Tuesday, April 3, 2012

Negotiating medical costs

So now that Peanut and I are on a high-deductible health care plan, we are facing something of a crossroads - what do you do when the cost of the care makes you wince?

I have a cyst in my breast. I had an ultrasound done on it five years ago when it was discovered to make sure it wasn't anything more serious, and it was basically no big deal. It doesn't bother me and it doesn't appear to have changed in the time since a previous doctor found it. My new doctor wants me to get another ultrasound to confirm that it hasn't grown or changed in five years, as a benchmark. She noted that the location is exactly the same as last time, and the size is exactly the same, but an ultrasound would provide a second data point in case I had future issues. I see the logic in that, so I agreed to have it done.

However.

An ultrasound is really freaking expensive! The place she referred me to costs $600 for the facility fee, plus there's a radiologist fee that I haven't been able to determine yet. That's totally out of pocket for a scan of something that doesn't bother me and isn't likely to determine anything new and really wouldn't even help diagnose anything in the long run in the future. Ouch!

My insurance company's website indicates that there's a different facility with a significantly cheaper negotiated cost, so I'm going to call the doctor back and explain that $600+ is just too steep for a basically unnecessary procedure, but I'm happy to get it done if she'd like to refer me to the other location. I feel a little weird about this - I've never discussed financials with my care providers, because I've always had insurance that had a $20 or so co-pay and then I'd go on my merry way. And it kind of feels like arguing with doctor's orders, but I just can't stomach paying close to $1,000 for something that really doesn't seem necessary to me at all.

What would you do? Have you faced something like this before?

6 comments:

  1. I would go to the other location. The doctor probably assumes that your insurance will just cover everything except a $45 co-pay, so she just referred you to a friend of hers.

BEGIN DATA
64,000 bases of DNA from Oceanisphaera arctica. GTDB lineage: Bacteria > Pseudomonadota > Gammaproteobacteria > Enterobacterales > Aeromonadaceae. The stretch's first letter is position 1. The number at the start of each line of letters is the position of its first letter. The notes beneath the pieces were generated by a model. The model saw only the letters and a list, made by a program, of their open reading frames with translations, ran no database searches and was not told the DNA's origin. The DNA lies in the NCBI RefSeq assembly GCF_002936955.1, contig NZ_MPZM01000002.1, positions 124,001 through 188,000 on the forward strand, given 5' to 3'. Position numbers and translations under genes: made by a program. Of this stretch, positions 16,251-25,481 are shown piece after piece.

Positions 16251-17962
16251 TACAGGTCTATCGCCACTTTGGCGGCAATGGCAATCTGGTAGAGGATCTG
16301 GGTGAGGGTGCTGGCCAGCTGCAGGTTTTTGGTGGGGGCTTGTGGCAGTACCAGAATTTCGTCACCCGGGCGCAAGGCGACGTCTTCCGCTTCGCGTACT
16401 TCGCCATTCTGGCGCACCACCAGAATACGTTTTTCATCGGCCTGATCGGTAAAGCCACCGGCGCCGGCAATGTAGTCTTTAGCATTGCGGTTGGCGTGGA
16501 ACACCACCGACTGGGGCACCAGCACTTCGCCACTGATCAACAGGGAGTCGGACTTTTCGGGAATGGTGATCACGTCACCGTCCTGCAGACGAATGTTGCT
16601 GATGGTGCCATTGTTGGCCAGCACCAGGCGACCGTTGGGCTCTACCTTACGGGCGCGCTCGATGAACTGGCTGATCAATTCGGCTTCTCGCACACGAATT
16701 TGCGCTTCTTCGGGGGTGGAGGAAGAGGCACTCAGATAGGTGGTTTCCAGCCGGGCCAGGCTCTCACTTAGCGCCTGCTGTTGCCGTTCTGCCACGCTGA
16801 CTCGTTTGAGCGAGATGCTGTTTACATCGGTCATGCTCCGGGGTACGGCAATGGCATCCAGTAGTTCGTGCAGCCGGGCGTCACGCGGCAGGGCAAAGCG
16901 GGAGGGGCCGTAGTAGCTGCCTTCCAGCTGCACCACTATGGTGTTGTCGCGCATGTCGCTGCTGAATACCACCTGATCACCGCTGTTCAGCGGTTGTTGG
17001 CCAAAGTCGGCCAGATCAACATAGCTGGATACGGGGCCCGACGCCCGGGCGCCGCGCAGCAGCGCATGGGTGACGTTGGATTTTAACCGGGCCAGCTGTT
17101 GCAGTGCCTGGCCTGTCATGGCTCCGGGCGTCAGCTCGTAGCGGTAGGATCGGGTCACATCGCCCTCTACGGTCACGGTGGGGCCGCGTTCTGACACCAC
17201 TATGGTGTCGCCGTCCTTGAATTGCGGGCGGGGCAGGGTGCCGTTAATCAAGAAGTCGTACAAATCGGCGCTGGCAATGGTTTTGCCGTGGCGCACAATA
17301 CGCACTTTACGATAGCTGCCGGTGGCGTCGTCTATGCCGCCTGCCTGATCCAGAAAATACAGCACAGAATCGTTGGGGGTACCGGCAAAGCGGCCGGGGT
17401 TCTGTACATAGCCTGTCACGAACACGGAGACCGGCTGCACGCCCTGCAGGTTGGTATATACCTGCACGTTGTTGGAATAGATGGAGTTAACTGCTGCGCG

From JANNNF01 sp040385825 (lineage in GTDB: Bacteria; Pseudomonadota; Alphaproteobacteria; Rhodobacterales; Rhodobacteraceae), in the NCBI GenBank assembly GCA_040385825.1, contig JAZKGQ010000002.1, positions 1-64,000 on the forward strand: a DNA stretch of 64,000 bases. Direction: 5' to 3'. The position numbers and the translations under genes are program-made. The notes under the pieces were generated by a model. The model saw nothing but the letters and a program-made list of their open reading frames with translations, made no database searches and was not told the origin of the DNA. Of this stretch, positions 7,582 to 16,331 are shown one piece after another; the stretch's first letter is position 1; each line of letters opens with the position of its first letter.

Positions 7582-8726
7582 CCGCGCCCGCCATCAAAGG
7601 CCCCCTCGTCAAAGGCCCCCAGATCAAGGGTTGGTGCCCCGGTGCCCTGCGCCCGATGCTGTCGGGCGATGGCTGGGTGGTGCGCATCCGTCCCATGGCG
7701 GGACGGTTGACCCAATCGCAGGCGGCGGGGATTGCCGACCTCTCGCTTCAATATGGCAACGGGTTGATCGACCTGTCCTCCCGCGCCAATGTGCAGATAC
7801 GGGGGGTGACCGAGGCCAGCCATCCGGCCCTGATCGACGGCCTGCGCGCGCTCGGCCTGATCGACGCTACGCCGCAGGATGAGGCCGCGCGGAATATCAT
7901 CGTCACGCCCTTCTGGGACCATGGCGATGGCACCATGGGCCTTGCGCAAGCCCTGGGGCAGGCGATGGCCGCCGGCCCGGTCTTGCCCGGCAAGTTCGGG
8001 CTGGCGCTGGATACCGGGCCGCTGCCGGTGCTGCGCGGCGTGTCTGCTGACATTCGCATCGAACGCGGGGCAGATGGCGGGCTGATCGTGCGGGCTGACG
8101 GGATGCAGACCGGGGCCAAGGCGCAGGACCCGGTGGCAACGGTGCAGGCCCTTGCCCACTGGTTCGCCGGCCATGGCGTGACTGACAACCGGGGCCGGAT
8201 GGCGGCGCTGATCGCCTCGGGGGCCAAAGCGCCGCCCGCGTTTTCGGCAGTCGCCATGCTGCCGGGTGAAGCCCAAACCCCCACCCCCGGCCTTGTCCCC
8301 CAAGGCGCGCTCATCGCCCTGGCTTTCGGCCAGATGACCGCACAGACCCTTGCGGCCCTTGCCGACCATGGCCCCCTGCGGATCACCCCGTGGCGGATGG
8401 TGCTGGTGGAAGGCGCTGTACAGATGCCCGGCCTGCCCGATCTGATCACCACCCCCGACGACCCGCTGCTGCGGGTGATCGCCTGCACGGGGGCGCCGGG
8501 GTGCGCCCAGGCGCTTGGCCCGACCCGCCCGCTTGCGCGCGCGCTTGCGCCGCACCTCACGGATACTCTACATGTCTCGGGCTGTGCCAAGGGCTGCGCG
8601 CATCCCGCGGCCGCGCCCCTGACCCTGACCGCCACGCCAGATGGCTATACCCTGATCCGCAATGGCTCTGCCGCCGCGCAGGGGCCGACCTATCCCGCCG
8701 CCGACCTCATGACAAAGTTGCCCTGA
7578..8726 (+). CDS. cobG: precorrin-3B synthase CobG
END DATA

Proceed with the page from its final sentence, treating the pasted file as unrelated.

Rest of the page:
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  2. I say talk to your doctor about the costs openly. I actually work in the health insurance world and we talk to doctors a lot about how they have no idea what is going on with their patient's insurance. If you talk to her about the particulars of your situation and your feelings on the necessity of the ultrasound (I agree with you, by the way) you might be able to come up with a better plan.
    The other alternative is to try to bargain with the first place you were referred to. Since you are responsible for the entire cost, the facility may be willing to drop the price if you pay in full on the day of service. High deductible plans make doctors nervous because there is a smaller chance of recovering money from patients than from insurance companies.

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  3. Referrals should be for a test, which you absolutely can take wherever you want. It is like a prescription: your doctor can't order you to go to Walgreen vs CVS. Just call the office and ask for a paper requisition form and go wherever, then ask that they send the report back to your GP (have her office info on hand).

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  4. Agree with all those above.

    I had high-deductible insurance when I had to see a cardiologist for some tests. I asked her how much they cost and she had no idea. To her credit, she took me seriously and found out while I was in her office what the price of each test would be, so I could make my decisions.

    Most doctors, I would wager, don't know what their procedures, tests, Rxs, etc., cost, because they don't have to, because most patients don't ask, because "insurance will pay for it."

    I'd openly explain to the doctor that the costs matter to you, and go to the cheaper place. (As someone else said, a referral should be for the test, not the place.)

    In Europe, you probably wouldn't be having this test done at all.

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  5. I think in this situation, what you are doing is cool. So long as you don't choose to not have the test whatsoever, I'm cool with trying to get it done for cheaper. Even if the cyst doesn't bother you and the ultrasound may not provide any new and important information, I still don't think you should risk not getting any sort of medical check, no matter what the cost. Do try to do it for as little as possible though if it is just stuff like x-rays.

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  6. I am an RN and I KNOW physicians often order tests as a "cover the ass" protection. Ask your doctor frankly how the results will affect her treatment recommendations. If she needs the results to determine the best treatment for you then get it done. If there is no clear benefit then you can weigh how important the additional information is to you. Unless you have a positive family history of breast cancer then statistically you are at low risk just because of your age.

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Thanks for commenting!